Selbyville moves forward on water expansion


Selbyville is one step closer to expanding the area of its water and sewer service. By unanimous vote of the five council members at their monthly meeting Sept. 12, the town council approved proceeding with the plan on the basis of a successful referendum last month. The town solicitor will now proceed with the related bond issues.

Council Member Richard Duncan Sr. thanked those who voted in the referendum and noted that bidding would soon take place for the two planned test wells in the areas of Route 54 and Route 17.

Also recently up for bid has been the needed repainting of one of the town’s water towers, which was last painted 14 years ago with a 10-year expected lifespan. Duncan recommended the town accept the bid of $63,592 by Utility Systems for the painting and related repairs.

However, the project was not budgeted for the current fiscal year and will wait until next year to be done. Duncan said the demand for tower painting was such that the contract should be accepted now and the company lined up for the work when the time came.

His fellow council members agreed, unanimously voting to accept the contract as recommended. The painting and repairs would likely take place in April or May, to maximize adhesion by the paint in dry weather.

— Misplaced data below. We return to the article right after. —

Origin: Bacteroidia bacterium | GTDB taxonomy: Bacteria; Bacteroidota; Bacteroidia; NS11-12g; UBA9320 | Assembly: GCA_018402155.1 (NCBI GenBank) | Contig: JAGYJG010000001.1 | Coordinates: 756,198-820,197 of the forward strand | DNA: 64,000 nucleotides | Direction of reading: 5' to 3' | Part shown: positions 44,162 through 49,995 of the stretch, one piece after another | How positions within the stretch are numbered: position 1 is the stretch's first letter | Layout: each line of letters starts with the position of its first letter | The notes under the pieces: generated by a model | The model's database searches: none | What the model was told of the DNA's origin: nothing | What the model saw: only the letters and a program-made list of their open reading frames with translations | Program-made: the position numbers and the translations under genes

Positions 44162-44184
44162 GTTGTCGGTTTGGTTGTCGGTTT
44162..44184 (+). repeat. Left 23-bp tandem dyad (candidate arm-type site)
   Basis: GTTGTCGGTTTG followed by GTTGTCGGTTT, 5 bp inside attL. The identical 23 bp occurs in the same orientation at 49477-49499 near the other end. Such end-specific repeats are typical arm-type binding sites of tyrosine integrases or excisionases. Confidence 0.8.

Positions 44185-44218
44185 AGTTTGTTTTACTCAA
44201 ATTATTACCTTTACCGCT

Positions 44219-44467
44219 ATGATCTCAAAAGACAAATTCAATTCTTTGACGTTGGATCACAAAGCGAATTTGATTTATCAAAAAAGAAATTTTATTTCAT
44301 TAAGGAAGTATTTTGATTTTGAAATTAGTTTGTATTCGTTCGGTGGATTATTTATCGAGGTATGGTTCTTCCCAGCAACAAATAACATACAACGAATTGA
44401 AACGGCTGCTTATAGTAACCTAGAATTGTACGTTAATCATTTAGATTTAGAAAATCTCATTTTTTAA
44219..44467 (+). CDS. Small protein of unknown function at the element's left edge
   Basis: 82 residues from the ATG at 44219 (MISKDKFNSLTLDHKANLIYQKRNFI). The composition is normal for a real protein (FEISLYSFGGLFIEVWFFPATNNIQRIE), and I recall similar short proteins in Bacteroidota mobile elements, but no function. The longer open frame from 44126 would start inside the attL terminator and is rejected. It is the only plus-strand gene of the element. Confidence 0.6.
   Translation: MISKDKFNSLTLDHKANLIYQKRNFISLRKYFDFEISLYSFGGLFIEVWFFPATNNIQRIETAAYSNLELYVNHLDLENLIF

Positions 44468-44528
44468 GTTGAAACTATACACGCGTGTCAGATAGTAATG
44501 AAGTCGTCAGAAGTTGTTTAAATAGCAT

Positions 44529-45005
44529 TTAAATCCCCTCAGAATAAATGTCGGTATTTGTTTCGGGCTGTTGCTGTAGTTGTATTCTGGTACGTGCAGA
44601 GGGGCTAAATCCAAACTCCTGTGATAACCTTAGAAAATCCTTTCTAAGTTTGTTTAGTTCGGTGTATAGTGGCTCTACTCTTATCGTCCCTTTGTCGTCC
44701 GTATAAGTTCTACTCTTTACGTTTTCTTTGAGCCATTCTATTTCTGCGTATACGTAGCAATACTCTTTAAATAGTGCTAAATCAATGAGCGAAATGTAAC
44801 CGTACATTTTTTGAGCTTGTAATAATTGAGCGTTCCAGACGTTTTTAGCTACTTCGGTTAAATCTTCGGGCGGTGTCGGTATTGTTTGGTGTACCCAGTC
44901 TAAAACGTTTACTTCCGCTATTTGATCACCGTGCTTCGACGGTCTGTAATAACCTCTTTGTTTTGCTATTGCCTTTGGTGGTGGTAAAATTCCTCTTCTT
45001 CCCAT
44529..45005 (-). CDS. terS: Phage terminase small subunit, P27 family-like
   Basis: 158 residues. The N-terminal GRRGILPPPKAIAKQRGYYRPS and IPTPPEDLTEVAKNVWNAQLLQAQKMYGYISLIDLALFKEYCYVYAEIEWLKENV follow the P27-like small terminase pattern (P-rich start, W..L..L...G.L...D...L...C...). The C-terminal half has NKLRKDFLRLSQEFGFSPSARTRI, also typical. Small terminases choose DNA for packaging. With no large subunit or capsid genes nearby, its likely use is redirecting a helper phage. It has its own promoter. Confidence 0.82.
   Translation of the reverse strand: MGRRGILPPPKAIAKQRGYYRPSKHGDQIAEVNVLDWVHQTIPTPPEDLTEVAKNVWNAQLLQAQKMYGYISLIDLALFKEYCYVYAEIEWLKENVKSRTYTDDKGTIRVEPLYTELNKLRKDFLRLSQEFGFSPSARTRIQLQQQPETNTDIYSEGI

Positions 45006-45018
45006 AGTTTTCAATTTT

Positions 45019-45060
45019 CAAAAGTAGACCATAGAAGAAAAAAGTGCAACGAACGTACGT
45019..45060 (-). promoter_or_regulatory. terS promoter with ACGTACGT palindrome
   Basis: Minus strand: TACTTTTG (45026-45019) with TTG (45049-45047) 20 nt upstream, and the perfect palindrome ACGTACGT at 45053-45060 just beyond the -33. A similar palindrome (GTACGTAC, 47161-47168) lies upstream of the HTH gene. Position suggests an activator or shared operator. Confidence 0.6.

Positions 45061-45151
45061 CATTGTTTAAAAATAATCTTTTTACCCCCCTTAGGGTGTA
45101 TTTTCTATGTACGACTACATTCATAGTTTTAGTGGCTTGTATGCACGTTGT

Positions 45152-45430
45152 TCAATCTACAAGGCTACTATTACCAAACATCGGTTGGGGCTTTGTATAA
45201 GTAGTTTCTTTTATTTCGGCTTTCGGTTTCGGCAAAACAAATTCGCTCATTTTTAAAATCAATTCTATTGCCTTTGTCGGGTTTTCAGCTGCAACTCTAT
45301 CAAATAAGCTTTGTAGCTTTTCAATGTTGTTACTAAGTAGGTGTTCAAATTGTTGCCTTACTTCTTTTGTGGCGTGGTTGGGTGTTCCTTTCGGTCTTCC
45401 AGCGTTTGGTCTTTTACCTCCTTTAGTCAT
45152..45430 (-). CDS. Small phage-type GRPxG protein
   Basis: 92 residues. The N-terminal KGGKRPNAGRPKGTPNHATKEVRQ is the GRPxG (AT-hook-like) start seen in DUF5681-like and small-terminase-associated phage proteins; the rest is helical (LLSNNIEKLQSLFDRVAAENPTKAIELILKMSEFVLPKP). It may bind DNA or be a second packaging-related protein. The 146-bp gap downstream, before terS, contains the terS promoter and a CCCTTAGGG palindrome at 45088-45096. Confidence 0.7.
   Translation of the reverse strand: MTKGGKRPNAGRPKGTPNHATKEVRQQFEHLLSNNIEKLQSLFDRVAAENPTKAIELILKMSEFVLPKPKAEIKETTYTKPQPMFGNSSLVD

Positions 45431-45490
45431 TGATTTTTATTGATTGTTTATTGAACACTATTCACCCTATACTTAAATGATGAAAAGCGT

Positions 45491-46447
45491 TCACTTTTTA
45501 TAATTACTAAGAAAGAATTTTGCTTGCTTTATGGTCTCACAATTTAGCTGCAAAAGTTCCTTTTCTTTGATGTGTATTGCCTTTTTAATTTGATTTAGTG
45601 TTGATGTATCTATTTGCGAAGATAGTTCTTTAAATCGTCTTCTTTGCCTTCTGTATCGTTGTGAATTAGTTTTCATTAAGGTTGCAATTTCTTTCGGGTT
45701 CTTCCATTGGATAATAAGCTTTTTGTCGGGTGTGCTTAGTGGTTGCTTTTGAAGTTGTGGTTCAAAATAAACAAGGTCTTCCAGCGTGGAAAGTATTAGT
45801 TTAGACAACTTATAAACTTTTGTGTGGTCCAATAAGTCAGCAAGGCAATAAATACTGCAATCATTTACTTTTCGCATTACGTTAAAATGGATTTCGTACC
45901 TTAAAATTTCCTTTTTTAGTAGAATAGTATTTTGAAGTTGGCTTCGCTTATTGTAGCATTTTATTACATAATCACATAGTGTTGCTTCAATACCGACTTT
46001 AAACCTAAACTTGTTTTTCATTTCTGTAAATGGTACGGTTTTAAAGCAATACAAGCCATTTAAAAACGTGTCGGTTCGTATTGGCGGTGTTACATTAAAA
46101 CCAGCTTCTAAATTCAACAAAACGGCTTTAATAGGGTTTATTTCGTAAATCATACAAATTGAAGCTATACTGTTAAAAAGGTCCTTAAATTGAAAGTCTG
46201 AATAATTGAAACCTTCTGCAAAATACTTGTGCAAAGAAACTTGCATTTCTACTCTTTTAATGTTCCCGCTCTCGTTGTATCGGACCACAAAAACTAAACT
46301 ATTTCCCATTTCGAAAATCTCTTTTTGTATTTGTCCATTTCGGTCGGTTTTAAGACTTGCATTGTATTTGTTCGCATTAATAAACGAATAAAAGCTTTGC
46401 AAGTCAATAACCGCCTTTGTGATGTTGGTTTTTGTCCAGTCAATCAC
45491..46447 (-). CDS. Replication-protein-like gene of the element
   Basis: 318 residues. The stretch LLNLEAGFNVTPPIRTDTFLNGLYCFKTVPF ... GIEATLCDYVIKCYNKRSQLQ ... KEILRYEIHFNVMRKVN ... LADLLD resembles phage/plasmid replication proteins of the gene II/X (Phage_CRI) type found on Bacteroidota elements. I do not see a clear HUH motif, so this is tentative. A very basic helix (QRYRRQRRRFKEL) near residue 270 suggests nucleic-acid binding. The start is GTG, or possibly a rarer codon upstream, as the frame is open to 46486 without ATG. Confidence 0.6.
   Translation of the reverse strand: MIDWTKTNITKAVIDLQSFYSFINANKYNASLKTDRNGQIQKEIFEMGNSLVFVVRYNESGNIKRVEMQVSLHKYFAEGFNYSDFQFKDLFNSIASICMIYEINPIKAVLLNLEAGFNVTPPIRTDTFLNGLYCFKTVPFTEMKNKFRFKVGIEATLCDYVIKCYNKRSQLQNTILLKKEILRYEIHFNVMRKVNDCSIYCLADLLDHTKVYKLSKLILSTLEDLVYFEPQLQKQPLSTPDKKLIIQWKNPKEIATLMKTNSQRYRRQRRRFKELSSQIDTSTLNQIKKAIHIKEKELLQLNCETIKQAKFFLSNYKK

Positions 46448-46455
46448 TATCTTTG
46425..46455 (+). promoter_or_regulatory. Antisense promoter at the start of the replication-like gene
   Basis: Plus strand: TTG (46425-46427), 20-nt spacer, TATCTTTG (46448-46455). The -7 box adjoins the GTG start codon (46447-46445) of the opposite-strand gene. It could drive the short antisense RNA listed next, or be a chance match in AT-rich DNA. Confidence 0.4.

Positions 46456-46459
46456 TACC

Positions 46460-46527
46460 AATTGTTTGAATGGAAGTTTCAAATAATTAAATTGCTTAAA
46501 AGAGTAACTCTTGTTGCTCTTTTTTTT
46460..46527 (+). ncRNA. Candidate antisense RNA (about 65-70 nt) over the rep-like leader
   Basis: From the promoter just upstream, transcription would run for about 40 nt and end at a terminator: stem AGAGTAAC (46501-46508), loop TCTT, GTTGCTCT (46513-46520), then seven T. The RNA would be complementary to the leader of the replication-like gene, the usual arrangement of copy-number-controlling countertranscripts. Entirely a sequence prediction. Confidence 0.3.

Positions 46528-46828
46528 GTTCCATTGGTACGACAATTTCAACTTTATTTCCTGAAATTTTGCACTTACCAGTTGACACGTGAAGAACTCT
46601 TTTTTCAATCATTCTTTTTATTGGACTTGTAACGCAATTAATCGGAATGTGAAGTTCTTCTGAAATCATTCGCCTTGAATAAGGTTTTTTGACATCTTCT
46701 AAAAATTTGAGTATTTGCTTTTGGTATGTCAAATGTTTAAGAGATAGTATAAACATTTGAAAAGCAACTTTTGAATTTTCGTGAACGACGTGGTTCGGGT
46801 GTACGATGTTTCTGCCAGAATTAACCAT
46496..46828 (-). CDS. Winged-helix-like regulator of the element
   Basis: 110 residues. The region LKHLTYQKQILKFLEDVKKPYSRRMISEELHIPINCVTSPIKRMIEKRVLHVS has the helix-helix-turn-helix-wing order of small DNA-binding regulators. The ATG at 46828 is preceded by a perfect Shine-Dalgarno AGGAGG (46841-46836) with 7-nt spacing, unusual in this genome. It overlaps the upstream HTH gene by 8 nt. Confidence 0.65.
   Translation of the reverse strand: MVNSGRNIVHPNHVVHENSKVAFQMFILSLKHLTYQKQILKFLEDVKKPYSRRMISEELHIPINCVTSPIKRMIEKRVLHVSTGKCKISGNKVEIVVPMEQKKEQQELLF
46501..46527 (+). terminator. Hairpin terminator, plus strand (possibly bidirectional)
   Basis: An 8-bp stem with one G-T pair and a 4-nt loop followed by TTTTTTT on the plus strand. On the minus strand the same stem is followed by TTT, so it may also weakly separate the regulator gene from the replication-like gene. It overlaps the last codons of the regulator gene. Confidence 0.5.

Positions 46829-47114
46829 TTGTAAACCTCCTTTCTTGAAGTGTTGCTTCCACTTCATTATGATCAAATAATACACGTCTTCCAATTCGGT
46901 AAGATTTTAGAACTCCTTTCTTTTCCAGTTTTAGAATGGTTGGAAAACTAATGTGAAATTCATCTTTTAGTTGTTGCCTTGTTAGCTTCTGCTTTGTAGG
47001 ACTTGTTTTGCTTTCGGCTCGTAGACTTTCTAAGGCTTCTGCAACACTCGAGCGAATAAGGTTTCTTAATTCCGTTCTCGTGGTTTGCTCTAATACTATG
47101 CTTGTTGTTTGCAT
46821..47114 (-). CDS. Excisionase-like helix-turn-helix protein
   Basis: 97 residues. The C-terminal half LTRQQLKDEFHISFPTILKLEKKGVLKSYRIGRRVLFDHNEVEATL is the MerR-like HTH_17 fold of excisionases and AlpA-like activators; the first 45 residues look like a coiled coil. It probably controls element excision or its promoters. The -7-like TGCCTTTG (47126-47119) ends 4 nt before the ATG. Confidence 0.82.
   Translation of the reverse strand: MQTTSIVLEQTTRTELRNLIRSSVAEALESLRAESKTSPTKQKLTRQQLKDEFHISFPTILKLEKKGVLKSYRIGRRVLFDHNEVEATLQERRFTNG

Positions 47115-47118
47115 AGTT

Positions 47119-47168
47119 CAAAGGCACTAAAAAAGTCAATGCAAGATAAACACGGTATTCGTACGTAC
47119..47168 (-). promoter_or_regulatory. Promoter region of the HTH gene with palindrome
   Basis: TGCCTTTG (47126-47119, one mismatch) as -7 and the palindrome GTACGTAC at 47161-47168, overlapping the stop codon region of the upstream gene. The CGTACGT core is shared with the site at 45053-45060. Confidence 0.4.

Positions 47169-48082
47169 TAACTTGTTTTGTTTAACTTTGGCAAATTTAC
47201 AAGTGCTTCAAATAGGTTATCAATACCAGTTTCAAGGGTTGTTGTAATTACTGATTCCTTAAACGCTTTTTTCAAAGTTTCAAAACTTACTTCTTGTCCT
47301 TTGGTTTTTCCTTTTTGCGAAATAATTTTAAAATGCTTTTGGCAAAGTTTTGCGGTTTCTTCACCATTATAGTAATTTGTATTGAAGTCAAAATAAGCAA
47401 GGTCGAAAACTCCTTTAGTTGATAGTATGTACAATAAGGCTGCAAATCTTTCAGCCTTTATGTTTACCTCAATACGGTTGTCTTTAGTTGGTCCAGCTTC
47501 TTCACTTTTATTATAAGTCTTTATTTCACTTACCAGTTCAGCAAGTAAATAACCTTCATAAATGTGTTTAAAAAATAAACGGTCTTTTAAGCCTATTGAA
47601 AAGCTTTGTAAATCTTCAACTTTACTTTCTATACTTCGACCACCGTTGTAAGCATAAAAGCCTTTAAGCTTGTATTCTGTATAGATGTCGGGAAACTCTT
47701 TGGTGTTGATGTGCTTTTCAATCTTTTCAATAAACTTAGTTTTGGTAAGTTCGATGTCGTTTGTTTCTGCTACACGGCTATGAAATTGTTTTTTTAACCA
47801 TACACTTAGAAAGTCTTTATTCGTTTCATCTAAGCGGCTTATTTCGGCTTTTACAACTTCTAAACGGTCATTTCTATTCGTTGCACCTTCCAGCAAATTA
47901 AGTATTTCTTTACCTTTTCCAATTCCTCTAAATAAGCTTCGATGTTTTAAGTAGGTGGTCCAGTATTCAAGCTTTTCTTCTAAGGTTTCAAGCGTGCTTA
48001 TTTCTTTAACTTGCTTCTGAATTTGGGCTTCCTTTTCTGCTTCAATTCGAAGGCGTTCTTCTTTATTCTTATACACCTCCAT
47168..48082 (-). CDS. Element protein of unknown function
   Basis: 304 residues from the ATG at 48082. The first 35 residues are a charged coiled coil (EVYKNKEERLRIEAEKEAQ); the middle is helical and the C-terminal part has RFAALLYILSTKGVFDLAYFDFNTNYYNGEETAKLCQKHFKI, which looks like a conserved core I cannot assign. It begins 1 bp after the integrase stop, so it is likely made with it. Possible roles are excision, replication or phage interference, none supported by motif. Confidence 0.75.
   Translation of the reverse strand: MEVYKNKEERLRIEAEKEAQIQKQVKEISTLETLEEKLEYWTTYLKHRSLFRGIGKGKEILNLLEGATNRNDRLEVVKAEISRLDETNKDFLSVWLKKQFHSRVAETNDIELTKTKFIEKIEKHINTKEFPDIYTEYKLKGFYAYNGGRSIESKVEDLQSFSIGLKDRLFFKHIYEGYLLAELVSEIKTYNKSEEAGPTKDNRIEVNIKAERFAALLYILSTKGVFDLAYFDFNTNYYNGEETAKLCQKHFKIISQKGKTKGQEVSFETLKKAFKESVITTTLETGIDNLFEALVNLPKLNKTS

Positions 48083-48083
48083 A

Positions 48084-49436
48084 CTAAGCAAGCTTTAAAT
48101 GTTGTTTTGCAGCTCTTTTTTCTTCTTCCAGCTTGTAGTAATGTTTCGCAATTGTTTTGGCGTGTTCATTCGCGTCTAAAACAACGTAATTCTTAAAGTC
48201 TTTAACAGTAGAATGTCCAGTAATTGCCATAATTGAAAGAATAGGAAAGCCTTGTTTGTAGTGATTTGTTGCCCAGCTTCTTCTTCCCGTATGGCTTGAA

Town Manager Gary Taylor also noted that the town’s other tower is in need of painting, despite having gone less than 10 years since it was painted. Degradation of the tower surface is already being reported.

The town could potentially bundle the two projects together but would need to obtain prices for the work on the second tower and the bundled project before making such a decision.

Duncan also recommended the town keep in mind a potential upgrade to its system of water meters, focusing on a wireless metering system that could reduce the process of meter reading from that of four man-days to a mere two hours.

The new system would allow a water department staffer to drive around the town and read the automatic radio meter devices from his vehicle, without having to stop and touch each meter, as is currently required. It could read up to 10,000 meters per hour and substantially reduce the related costs to the town.